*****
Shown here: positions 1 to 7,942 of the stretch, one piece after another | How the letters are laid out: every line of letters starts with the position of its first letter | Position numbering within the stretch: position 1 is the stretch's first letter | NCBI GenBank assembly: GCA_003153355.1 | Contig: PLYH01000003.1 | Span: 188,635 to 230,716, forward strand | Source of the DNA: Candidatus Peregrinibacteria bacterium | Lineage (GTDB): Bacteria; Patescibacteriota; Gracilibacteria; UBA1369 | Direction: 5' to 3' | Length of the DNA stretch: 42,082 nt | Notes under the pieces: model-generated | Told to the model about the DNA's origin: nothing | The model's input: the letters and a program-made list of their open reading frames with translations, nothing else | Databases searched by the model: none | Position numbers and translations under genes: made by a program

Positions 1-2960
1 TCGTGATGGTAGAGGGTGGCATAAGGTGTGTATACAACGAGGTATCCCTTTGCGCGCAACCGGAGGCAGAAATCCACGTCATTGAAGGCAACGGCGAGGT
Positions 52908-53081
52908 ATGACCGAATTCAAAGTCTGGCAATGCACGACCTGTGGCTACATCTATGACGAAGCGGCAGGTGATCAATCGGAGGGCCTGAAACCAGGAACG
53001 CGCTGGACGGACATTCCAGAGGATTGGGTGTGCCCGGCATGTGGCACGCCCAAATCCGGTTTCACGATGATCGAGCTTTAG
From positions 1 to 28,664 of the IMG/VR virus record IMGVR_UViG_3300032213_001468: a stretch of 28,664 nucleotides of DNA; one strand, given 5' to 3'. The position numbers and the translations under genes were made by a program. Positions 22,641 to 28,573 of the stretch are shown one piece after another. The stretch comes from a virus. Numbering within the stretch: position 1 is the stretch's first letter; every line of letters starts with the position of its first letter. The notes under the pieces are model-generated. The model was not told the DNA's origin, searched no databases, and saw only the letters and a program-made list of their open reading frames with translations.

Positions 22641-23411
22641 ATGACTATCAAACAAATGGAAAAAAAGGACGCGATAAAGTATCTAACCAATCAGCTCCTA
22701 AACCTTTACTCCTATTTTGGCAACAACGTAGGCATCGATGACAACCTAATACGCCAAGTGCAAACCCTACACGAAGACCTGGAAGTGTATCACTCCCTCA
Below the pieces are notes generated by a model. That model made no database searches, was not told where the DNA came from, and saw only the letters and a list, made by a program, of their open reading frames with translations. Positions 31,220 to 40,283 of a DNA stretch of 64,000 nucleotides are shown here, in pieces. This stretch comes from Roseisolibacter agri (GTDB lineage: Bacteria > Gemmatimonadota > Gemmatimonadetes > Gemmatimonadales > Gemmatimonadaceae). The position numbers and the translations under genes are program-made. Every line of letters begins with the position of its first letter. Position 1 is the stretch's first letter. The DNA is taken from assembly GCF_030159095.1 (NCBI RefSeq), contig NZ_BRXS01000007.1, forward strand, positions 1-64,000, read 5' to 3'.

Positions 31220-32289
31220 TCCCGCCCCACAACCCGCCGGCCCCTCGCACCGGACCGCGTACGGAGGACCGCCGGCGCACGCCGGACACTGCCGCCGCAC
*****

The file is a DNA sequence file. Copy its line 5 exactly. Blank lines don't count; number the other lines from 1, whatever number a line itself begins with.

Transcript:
52908 ATGACCGAATTCAAAGTCTGGCAATGCACGACCTGTGGCTACATCTATGACGAAGCGGCAGGTGATCAATCGGAGGGCCTGAAACCAGGAACG